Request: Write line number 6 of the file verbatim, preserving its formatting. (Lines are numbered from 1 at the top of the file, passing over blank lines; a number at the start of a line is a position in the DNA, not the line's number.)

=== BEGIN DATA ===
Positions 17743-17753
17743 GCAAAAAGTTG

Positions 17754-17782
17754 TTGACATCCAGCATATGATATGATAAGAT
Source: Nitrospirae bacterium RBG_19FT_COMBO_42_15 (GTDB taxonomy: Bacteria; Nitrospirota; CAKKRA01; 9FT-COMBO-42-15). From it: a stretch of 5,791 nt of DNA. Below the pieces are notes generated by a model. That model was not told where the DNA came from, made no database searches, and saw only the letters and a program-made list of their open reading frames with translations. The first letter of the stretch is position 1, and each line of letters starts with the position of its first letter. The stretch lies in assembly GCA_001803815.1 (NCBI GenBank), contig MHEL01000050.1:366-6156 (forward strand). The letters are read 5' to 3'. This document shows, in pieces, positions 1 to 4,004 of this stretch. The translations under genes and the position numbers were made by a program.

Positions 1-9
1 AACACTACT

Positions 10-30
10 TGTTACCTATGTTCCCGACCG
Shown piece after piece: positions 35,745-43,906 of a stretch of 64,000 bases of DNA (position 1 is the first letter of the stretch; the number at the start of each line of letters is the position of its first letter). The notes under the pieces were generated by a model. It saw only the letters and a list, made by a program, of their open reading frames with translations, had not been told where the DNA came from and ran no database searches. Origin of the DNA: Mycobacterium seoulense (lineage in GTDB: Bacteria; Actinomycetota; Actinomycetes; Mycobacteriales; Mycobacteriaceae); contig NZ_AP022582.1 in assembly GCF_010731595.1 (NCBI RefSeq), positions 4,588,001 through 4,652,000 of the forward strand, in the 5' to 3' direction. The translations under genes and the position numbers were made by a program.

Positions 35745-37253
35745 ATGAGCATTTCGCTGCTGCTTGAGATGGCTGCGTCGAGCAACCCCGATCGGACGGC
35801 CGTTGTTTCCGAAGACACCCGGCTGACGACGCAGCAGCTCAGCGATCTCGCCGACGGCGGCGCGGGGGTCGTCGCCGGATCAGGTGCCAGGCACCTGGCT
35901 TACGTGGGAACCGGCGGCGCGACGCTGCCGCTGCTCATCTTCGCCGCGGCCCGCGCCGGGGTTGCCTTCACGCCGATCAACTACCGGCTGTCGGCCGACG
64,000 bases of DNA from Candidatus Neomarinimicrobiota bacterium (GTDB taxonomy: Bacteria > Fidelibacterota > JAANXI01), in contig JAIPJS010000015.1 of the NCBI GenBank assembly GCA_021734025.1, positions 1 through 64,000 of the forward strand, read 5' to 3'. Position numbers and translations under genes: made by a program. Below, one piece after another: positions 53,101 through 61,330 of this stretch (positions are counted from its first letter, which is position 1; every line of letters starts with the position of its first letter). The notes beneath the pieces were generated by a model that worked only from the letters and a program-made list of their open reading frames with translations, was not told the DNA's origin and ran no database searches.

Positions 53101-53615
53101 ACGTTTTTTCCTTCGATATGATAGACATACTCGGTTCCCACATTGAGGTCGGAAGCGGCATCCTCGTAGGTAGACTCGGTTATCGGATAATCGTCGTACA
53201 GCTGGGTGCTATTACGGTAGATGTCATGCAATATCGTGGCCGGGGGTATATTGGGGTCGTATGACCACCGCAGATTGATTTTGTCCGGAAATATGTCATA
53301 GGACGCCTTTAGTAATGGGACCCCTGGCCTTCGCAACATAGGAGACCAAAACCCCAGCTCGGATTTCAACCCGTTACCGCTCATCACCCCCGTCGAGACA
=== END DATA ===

Positions 1-9